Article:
July 5th, 2016
Summer began with our first road trip since bringing Bailey home. Until then, van trips for Bailey had been usually short ones to familiar places around town. This trip was going to be much longer – 1700 km to Peterborough, Ontario and back again. Excitement was high as we anticipated attending a beginner carting seminar offered by the South Eastern Ontario Region – Newfoundland Dog Club of Canada. We had become members during our search for a Newfoundland dog breeder. Fortunately, our path crossed with a breeder who was a founding member of the SEOR – NDCC. She enthusiastically told us about the club’s courses in carting, water rescue and agility. My husband and I were intrigued at the thought of introducing our future Newfoundland puppy to these activities. When I explained that our family did not live in the region, this breeder still felt we could benefit from becoming members. She was right. We left her place with a stack of Gentle Giant Newsletter issues describing courses and social events that club members can participate in. The newsletter arrived each season showcasing the activities of members and their dogs as well as detailing course offerings. The entire family would read the newsletter from front to cover. It helped us learn more about this working dog breed. Once we brought Bailey home, the family eagerly waited for her to become old enough for carting – the minimum age is 1 year and leash trained. The time had come and we were fully loaded for the long trip. Or, were we?
We discovered that “sinful” snacks were lacking as I had only packed the “healthy” ones. Bailey and I remained in the van while the other three members ran into the grocery store to search for less nutritional options. I called out, “Don’t forget caramel popcorn!” After all, I was sharing the back van bench (I am still recovering from knee surgery) with my youngest son who had planned to watch all 6 seasons of “Clone Wars”. Fruit and nuts were not going to cut it. The gang returned with their ill-gotten gains and we were off. Bailey passed her time partaking in a few activities such as mooching for snacks (She loves caramel popcorn), sleeping and sightseeing. Surprising enough, she settled into the new hotel each night with little fuss – parking herself in front of the air conditioning unit within minutes of entering the room.
The boys spent the week in Quebec City keeping their Aunt busy with activities and depleting her food supplies. Adam and I continued on with Bailey in tow.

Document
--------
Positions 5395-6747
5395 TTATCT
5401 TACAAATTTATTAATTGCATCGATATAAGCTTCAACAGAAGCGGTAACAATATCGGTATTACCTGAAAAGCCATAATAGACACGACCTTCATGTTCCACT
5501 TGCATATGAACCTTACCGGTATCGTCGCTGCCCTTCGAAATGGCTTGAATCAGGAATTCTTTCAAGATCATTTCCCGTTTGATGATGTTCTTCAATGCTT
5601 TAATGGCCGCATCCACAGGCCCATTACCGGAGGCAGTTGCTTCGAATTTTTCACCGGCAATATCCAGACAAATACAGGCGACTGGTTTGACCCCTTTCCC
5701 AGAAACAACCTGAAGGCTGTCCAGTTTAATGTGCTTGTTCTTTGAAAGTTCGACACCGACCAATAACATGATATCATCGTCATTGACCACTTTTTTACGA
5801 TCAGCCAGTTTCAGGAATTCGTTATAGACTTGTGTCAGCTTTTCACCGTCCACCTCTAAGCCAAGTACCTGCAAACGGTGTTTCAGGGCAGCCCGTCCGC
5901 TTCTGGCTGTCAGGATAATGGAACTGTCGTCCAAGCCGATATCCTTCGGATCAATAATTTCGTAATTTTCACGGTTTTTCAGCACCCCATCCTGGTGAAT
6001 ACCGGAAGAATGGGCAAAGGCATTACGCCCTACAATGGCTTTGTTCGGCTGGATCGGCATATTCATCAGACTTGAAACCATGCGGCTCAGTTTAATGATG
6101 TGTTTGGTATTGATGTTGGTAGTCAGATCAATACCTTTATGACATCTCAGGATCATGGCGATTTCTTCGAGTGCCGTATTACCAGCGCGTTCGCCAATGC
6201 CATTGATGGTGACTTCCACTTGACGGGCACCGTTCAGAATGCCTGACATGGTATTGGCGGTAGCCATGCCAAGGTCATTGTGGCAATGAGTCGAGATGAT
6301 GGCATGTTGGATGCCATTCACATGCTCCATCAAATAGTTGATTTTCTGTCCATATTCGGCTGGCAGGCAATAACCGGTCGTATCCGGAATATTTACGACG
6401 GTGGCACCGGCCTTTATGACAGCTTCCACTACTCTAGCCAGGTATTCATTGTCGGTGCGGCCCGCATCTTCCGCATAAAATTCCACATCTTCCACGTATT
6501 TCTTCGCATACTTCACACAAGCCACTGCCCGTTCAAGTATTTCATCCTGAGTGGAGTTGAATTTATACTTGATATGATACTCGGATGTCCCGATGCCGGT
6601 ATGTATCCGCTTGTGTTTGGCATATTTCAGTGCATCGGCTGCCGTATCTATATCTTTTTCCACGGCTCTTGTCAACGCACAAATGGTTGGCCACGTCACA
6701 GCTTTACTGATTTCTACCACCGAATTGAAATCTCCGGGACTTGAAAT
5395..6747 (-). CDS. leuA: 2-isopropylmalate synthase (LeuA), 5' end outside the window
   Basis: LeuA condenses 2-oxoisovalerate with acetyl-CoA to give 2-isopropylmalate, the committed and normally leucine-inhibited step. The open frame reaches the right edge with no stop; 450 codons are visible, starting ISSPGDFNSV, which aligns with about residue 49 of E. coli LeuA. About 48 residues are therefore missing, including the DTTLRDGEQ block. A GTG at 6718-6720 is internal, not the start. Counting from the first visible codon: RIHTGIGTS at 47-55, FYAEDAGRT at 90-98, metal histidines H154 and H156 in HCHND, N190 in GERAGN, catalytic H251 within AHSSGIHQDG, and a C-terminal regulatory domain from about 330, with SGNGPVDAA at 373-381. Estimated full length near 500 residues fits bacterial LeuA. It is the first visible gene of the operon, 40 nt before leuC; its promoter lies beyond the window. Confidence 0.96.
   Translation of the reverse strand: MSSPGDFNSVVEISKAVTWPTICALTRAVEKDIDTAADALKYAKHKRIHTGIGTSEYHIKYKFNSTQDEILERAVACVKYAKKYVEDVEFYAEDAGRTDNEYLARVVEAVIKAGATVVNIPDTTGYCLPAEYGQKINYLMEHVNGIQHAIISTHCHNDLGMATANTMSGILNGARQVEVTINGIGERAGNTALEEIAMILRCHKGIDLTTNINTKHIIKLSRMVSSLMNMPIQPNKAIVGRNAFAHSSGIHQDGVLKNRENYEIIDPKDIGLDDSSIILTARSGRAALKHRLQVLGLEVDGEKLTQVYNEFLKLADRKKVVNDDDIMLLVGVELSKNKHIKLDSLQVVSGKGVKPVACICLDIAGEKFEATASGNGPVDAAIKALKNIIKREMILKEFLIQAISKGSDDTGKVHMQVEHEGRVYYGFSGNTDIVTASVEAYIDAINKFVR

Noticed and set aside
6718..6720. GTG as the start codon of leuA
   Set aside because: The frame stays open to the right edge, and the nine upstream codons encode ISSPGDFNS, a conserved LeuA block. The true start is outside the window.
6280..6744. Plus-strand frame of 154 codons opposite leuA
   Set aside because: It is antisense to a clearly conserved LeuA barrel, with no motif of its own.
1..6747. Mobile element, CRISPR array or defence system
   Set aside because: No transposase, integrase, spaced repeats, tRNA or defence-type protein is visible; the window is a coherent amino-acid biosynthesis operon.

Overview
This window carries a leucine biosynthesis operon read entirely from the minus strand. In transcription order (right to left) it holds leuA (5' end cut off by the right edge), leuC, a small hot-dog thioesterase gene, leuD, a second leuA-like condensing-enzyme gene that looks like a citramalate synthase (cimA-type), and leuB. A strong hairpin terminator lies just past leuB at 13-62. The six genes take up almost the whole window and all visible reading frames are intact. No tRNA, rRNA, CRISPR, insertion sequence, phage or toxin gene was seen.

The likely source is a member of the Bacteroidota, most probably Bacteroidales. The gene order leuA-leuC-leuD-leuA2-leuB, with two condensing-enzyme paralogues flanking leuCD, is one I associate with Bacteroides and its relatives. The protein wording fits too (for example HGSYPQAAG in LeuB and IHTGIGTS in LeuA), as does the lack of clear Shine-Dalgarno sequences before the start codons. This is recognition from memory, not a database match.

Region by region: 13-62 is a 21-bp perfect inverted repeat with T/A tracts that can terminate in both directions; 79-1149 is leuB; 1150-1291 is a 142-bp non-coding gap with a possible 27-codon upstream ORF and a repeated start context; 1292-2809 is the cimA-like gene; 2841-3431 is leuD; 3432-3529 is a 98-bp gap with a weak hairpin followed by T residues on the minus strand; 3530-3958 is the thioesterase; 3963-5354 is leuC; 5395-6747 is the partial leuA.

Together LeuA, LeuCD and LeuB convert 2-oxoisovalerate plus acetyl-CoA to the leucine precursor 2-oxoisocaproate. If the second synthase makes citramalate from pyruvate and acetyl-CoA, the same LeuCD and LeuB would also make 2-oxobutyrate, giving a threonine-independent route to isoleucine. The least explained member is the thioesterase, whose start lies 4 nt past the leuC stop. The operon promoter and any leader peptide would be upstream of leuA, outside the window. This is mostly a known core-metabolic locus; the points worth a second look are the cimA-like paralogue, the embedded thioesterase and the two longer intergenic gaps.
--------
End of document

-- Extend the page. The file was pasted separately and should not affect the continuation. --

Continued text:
We took a short detour to Caramor Newfoundland Dogs, near Perth, where Bailey had been born. It was an opportunity to show her to Linda MacDonald, her breeder. I was interested to see Linda’s other dogs and hoped Bailey would positively interact with them. Navy, Linda’s oldest gal and my favourite, was good natured enough not to be bothered by Bailey’s attempts to dominate. Adam and I definitely saw a different side to our girl. Stella, a 10 month old Newfoundland puppy, kept chasing Bailey around one of the fenced in open areas. She was being pesky much like Bailey is at home with other dogs. Bailey was clearly determined to avoid Stella and the warmer temperatures were not helping her mood. She drank lots of water making me wonder if it meant a number of business trips during the night were to be expected. Willow, Bailey’s mother, is a leggy, energetic Landseer. After much vocalizing, she was let out of the house to meet Bailey. The two of them did not hit it off and were soon separated. However, our visit with Linda was enjoyable. We had the treat of seeing two puppies interacting with one another – one was 3 months and the other was 4 months. I laughed as they each pulled the other pup’s ear at the same time and tumbled onto the ground. Ike, Bailey’s sire, could be heard in the background but, as an intact male, he was not invited to our reunion party. The afternoon flew by quickly and before we knew it, the time had come to hit the road. To Peterborough or bust!
The three of us arrived in Peterborough to much hotter weather than Labrador West. Bailey was not enjoying the heat and showed little enthusiasm for exercise. What had we got ourselves into? The carting course was outside for the entire weekend. The good news was that Bailey had not yet gone into heat. The carting seminar would be starting the following day. We unpacked, spread out Bailey’s floor blankets and ate dinner. Bailey stretched out for her nightly spa treatment and fell asleep soon afterwards. Adam and I were not far behind her. Stay tuned for next week’s blog post about Bailey transforming from family pet into a “real” working dog.